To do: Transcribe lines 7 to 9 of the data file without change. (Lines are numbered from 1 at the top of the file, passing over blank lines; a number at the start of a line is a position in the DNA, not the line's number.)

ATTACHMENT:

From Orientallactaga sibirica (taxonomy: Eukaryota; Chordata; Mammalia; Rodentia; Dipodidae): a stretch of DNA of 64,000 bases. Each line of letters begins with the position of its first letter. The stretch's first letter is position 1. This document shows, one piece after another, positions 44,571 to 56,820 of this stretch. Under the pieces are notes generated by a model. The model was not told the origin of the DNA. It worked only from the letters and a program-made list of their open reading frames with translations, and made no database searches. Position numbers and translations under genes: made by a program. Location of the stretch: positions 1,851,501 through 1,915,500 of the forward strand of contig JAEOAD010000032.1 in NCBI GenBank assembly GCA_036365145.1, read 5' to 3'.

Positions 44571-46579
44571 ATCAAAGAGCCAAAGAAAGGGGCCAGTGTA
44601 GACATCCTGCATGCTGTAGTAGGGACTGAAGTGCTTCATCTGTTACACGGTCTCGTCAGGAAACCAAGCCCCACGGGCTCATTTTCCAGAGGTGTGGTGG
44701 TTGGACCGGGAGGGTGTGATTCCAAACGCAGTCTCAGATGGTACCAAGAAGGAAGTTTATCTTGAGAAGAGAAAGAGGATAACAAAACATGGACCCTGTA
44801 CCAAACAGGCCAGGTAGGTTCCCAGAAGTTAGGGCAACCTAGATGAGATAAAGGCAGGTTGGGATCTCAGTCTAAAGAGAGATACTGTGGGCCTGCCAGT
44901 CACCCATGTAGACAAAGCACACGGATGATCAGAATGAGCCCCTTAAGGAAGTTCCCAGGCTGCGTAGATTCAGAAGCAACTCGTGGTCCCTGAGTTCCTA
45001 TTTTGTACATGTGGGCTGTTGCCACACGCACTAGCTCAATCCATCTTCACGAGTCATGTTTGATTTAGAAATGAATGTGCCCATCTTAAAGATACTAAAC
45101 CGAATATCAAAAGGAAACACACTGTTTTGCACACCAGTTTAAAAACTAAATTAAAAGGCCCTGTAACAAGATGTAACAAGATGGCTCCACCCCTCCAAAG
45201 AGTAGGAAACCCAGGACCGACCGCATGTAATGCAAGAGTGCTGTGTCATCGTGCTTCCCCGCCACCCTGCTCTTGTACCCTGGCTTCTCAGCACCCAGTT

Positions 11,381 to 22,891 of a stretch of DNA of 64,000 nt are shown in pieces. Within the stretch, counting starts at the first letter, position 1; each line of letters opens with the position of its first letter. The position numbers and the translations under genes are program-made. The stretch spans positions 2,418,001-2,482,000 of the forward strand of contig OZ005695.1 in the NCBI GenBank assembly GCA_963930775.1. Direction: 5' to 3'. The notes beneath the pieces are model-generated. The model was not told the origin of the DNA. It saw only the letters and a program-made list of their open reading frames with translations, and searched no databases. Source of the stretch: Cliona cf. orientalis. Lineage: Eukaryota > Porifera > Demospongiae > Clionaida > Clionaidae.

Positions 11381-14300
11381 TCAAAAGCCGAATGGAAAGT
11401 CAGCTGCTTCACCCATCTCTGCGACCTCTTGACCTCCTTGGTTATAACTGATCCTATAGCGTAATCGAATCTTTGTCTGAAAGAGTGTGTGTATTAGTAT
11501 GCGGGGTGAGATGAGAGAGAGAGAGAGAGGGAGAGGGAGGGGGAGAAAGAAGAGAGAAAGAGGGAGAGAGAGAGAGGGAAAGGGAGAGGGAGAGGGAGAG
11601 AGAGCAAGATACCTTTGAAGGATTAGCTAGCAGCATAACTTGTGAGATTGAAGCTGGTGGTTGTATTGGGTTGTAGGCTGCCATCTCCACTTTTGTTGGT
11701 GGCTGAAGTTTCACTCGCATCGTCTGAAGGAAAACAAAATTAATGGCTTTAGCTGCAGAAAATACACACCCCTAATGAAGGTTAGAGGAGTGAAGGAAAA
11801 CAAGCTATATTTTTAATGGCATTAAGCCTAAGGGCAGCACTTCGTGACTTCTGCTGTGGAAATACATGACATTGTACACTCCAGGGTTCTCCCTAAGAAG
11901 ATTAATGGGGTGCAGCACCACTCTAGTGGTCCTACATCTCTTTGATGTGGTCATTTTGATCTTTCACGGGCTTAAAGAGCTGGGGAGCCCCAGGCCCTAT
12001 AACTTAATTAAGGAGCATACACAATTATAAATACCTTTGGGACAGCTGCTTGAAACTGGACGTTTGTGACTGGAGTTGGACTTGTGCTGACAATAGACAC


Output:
44901 CACCCATGTAGACAAAGCACACGGATGATCAGAATGAGCCCCTTAAGGAAGTTCCCAGGCTGCGTAGATTCAGAAGCAACTCGTGGTCCCTGAGTTCCTA
45001 TTTTGTACATGTGGGCTGTTGCCACACGCACTAGCTCAATCCATCTTCACGAGTCATGTTTGATTTAGAAATGAATGTGCCCATCTTAAAGATACTAAAC
45101 CGAATATCAAAAGGAAACACACTGTTTTGCACACCAGTTTAAAAACTAAATTAAAAGGCCCTGTAACAAGATGTAACAAGATGGCTCCACCCCTCCAAAG